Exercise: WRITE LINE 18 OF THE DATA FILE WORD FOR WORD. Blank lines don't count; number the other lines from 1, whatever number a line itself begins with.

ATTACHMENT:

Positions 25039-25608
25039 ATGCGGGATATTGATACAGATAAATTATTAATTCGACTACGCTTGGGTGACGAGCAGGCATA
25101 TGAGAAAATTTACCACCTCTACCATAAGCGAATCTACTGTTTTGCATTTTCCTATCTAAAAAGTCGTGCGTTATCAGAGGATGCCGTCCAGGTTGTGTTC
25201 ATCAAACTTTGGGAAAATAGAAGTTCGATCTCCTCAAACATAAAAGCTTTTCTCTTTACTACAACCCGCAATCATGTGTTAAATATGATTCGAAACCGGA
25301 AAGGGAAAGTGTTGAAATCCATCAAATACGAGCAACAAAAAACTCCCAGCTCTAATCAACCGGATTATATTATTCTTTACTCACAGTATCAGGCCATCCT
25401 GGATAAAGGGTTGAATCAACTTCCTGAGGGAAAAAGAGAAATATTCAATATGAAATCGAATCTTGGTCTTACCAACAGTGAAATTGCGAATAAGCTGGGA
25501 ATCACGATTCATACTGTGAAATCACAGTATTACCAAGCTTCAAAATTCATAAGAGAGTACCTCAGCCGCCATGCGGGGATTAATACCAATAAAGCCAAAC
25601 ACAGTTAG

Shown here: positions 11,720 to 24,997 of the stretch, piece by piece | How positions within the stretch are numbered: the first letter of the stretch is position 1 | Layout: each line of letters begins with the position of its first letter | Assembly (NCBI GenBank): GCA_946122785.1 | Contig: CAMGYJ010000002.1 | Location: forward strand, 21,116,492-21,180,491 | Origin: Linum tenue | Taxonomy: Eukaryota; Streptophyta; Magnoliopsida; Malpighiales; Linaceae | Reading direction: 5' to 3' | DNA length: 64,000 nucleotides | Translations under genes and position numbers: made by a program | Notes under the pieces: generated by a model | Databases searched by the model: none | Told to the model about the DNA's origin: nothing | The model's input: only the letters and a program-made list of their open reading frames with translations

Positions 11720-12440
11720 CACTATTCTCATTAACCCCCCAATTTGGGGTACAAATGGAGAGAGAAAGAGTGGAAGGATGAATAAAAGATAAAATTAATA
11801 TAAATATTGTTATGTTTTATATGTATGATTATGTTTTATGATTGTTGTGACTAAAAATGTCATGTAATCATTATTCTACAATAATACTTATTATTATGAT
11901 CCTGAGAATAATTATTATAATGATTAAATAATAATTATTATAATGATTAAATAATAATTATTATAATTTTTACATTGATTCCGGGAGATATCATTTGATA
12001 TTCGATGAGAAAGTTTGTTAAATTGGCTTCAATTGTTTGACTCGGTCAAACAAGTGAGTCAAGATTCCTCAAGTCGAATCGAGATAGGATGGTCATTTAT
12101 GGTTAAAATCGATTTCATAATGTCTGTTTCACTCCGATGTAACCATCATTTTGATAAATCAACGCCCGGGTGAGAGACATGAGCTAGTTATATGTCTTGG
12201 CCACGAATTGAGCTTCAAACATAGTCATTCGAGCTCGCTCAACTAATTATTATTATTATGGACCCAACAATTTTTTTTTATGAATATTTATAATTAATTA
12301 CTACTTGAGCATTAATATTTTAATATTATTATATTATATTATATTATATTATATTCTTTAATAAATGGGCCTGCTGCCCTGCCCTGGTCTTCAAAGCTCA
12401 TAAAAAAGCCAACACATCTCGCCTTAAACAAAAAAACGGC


12401 TAAAAAAGCCAACACATCTCGCCTTAAACAAAAAAACGGC